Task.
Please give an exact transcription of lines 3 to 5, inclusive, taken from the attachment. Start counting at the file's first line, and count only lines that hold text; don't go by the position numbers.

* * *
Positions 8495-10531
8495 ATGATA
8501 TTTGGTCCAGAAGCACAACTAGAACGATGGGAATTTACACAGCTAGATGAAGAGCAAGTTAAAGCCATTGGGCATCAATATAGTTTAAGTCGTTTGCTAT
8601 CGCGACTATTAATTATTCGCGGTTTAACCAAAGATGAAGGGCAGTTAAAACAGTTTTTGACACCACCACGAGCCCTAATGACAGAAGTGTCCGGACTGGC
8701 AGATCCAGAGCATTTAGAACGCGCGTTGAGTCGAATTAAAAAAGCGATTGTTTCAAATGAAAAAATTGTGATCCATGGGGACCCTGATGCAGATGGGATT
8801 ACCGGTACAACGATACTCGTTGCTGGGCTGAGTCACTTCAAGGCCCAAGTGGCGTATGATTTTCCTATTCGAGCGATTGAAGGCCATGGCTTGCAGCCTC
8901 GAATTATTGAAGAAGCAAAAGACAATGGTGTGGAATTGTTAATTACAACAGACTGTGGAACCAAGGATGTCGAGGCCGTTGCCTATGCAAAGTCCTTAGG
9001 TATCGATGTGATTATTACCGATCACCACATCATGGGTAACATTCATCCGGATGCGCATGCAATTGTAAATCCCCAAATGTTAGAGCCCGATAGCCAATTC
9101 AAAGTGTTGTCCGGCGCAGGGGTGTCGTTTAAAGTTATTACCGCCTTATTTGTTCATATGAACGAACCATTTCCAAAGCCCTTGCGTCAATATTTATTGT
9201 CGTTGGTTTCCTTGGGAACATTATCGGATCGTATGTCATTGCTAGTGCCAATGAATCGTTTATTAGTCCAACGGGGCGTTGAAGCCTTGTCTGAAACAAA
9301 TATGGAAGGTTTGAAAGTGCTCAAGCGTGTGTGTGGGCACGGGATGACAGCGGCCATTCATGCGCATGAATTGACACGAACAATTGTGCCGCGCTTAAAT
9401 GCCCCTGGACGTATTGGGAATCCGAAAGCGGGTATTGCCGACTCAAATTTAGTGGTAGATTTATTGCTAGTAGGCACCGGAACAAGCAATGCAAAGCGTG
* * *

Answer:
8501 TTTGGTCCAGAAGCACAACTAGAACGATGGGAATTTACACAGCTAGATGAAGAGCAAGTTAAAGCCATTGGGCATCAATATAGTTTAAGTCGTTTGCTAT
8601 CGCGACTATTAATTATTCGCGGTTTAACCAAAGATGAAGGGCAGTTAAAACAGTTTTTGACACCACCACGAGCCCTAATGACAGAAGTGTCCGGACTGGC
8701 AGATCCAGAGCATTTAGAACGCGCGTTGAGTCGAATTAAAAAAGCGATTGTTTCAAATGAAAAAATTGTGATCCATGGGGACCCTGATGCAGATGGGATT